Move away from evaluating occupational therapy productivity solely on the basis of billable units by incorporating the following value-based metrics:
○ Response time for new patient evaluation to proactively decrease LOS;
○ Adherence to planned treatment frequency to improve patient satisfaction, outcomes, and LOS; and
○ Appropriate treatment dosage to support discharge destination and optimum throughput timing.
Recommendations for Academic Fieldwork Coordinators, Fieldwork Educators, and Faculty
Ongoing practice changes have created challenges and opportunities for multiple fieldwork stakeholders; these possibilities are especially important to address given the growing need for placements (Evenson et al., 2015). With increased employment opportunities and expanded roles in acute care, ensuring adequate student preparation is essential:
Academic fieldwork coordinators can promote optimal student matching with acute care sites by means of student self-selection on the basis of understanding acute care demands.
Fieldwork educators can orient students to the broader context regarding the changing role and value of occupational therapy in acute care.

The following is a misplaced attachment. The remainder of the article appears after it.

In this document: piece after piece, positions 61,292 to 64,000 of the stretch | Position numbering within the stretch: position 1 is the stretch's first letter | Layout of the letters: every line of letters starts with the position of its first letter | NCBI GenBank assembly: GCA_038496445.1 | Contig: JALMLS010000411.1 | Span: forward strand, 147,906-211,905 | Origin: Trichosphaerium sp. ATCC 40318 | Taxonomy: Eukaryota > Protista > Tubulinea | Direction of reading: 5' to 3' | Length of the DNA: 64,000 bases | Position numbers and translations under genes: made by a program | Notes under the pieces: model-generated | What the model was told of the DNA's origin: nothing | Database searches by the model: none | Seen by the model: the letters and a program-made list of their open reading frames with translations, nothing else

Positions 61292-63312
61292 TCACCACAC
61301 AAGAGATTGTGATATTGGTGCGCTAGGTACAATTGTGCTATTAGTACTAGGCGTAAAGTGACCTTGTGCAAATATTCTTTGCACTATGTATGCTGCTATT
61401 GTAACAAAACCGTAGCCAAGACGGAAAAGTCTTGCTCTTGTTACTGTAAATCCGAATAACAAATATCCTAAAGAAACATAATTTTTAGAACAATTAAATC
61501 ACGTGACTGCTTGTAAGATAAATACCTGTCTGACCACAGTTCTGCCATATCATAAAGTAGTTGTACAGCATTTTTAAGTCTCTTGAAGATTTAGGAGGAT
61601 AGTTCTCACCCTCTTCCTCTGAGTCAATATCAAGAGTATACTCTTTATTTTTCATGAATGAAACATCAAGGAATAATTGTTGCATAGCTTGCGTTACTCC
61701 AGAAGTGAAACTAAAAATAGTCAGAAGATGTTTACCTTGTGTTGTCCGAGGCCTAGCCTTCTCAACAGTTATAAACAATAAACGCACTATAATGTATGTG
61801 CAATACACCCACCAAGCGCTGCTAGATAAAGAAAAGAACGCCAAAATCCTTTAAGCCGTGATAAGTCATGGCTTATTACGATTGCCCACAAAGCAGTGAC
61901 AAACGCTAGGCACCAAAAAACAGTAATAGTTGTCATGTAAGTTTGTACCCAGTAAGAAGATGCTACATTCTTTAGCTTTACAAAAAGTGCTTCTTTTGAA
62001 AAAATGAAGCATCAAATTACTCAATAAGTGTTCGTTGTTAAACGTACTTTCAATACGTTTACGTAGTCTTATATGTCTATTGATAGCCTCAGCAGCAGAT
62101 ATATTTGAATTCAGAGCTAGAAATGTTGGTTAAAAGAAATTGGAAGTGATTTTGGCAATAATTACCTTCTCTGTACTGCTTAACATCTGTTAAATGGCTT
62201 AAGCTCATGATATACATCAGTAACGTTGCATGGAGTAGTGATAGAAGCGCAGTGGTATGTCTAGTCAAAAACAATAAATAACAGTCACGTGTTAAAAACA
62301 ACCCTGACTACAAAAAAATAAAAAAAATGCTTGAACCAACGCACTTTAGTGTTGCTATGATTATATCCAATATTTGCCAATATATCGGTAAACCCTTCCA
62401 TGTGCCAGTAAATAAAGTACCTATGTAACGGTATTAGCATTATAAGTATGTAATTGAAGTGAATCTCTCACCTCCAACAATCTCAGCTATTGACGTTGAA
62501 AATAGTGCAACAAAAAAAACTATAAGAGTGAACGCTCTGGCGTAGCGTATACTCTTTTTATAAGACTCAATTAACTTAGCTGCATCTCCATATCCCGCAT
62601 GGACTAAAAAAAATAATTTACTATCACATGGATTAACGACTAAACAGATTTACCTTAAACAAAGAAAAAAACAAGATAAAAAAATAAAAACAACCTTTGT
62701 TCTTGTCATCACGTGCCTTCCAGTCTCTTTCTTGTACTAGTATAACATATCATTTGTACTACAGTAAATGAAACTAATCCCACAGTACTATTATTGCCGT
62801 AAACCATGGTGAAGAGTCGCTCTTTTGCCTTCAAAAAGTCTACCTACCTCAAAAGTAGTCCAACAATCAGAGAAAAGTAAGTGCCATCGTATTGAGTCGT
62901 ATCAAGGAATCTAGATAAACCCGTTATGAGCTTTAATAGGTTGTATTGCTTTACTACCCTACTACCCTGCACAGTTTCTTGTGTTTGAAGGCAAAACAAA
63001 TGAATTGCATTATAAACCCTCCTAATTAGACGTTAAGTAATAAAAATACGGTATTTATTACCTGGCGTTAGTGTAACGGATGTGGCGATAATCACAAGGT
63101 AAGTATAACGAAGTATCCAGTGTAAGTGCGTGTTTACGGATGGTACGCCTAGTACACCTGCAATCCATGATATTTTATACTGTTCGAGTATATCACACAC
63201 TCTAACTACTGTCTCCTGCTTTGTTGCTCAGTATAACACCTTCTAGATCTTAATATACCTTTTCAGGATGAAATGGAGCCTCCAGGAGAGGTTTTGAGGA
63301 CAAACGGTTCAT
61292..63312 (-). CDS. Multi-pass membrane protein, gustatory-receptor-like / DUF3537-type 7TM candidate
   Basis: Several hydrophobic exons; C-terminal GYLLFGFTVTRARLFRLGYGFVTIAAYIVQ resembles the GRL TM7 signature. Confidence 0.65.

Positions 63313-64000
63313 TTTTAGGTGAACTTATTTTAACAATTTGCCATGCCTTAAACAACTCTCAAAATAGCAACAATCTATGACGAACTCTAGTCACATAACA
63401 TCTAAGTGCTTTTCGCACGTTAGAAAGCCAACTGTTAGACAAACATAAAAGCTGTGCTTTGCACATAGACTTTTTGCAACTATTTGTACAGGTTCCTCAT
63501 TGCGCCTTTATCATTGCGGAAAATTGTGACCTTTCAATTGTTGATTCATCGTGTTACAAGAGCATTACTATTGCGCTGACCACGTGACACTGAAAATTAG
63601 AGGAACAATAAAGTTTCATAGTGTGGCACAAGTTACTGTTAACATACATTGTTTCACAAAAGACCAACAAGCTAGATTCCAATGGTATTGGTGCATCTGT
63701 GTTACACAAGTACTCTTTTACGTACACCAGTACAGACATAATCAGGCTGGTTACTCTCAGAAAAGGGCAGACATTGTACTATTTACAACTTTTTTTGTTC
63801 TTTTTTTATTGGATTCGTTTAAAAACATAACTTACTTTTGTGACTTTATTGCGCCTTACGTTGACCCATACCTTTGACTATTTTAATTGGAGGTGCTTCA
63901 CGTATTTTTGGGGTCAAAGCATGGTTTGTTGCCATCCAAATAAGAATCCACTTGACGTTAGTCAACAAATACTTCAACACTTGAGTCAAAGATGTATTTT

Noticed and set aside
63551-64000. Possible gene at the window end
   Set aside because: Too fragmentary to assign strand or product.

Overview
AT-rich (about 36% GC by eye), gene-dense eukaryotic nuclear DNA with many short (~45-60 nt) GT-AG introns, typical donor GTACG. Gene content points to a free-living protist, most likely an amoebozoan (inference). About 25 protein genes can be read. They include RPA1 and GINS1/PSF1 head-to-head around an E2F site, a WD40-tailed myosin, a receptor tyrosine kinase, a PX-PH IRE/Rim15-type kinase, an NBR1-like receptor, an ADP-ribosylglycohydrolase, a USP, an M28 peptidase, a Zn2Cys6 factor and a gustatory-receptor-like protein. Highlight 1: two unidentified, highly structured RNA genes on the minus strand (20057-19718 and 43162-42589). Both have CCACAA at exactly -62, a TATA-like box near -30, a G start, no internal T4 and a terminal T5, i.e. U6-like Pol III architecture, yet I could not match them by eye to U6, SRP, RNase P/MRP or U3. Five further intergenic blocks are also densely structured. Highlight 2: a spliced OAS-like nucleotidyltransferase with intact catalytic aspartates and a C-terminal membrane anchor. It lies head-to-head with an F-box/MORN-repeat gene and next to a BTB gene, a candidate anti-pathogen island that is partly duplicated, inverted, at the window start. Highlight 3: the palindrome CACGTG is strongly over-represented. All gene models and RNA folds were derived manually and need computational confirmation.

Faculty can better prepare students for the changing acute care environment by incorporating case scenarios, site visits to ICUs and acute care settings, acute care occupational therapy practitioners as guest lecturers, and hands-on lab experiences that mimic acute care demands.
Acute care settings may become a central hub for health care services of all types. We are in the midst of a great transition period to integrate occupational therapy into patient care over the long term. Occupational therapy must seize opportunities—in policy, in education, in research, and in individual practice at the facility and patient levels—to demonstrate the potential for contributing to quality and patient outcomes. We can and must enhance our position in this arena by building on our scope, our knowledge and our personal abilities.
We appreciate the guidance and support we received from Christina Metzler, AOTA’s Chief Public Affairs Officer. No funding or support was provided for this study.